Yes, I see your point.

A poster needs to do more than just link to what may be a dubious source. This is one of the reasons I read AVS, as there are many people like Bill who are speaking from in depth experience. If someone here misstates the facts, it will always be corrected. I've learned a lot in this forum, in particular.
post #27 of 72
Quote:
Originally Posted by Bill Fitzmaurice View Post

Agreed, and note that I stated that this is a persistent myth that won't go away, partly because parties that should know better continue to spread it.
Were you monitoring the power? If not you can't know for sure that overpowering didn't occur, and if you cooked drivers then the only logical conclusion is that it did. I've blown exactly one driver in the last 40 years, an EVM15B that I was testing. I was using a 50 watt amp and an errant transient pulse took out the 400w rated voice coil in the blink of an eye.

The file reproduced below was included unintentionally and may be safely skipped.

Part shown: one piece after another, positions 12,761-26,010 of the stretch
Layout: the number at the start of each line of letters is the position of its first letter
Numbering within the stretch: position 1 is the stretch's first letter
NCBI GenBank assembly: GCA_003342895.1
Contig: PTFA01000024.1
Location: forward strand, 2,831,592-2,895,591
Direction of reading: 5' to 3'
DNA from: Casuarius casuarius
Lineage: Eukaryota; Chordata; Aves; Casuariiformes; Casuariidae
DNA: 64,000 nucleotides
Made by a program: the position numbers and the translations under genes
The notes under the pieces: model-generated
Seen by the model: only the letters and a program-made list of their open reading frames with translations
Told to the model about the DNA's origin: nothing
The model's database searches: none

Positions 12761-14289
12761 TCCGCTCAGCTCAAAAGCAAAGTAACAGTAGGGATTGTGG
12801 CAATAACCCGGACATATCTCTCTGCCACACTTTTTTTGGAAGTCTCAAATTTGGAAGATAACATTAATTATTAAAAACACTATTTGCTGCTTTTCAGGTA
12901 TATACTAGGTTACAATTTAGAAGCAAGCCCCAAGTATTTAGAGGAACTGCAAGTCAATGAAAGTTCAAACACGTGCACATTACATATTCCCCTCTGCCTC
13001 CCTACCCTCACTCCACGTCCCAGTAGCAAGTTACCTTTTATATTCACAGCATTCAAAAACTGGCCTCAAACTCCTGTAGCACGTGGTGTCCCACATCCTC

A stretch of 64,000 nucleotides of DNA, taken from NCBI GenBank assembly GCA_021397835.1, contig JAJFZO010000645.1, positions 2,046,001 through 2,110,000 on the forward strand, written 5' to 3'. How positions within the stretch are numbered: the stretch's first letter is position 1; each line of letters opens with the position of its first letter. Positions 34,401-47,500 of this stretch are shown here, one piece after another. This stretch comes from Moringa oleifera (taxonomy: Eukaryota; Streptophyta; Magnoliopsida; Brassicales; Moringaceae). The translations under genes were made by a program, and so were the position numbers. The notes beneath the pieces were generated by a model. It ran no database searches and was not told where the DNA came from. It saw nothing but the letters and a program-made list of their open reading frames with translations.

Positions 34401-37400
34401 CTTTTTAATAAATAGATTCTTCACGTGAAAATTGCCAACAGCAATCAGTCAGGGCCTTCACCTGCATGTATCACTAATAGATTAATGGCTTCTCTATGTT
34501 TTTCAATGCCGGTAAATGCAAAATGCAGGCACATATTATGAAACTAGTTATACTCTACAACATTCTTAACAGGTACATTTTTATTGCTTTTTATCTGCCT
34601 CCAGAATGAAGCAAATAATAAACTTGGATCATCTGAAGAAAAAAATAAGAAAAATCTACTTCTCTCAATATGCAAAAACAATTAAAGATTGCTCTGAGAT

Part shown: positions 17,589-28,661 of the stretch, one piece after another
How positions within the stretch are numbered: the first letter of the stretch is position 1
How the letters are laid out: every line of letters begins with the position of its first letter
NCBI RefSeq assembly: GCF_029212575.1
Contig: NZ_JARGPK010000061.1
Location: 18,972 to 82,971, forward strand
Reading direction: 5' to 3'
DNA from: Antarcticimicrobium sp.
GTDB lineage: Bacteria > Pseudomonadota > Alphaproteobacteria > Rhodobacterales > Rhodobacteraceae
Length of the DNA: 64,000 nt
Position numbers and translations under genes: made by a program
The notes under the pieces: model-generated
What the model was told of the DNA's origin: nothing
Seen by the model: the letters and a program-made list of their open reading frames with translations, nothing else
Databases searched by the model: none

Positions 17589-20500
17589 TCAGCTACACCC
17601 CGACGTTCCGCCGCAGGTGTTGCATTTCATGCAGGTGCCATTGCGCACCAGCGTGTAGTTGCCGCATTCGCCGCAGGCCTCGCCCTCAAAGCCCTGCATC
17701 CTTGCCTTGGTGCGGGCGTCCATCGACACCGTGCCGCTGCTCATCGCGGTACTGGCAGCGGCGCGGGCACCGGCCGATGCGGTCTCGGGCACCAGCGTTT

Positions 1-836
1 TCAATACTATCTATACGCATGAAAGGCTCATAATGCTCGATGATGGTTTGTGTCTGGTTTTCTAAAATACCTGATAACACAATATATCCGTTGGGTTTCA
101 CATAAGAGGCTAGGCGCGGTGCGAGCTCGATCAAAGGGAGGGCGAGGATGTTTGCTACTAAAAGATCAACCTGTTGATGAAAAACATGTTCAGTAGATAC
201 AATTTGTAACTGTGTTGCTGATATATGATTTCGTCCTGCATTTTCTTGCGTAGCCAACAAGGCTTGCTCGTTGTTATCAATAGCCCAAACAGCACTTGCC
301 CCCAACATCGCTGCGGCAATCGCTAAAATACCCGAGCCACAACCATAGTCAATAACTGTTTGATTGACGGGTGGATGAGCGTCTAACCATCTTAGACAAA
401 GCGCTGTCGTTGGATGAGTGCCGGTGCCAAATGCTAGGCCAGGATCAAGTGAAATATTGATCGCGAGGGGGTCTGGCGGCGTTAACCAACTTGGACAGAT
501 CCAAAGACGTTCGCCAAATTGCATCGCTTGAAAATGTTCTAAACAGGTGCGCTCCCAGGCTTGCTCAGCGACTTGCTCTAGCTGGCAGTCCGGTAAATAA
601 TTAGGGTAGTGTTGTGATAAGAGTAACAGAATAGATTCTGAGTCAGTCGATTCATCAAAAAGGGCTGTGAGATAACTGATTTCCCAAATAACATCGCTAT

They should not have blown, they should have been able to handle way more power. I don't know why they fried but both subs cooked at the same time on "scary christmas" dub step song I play to make sure they have no problems before I ship them away. They were SI 18's in 3 CF boxes. They might have been getting 650 watts, if that. It just surprised me I guess. I've been putting quadruple power to subs for 10 years now and never had one smoke a coil. I've had damage from over excursion but never thermally. 2 seperate dayton 1000 plates amps. Crazy stuff. I can get a VC made no problem and I've got a few re-cone kits laying around that should be ok.
post #28 of 72
People who write, or perhaps proof, such papers should be required to take at least one basic circuits class.

I love debating "marketing" papers on the Internet, proves just how useless three degrees and decades of experience can be. Helps keep me humble. Or maybe not, just annoyed and befuddled at how readily physics can be redefined...

Life would be easier if pi = 3 instead of 3.141592653..., but...
post #29 of 72
Quote: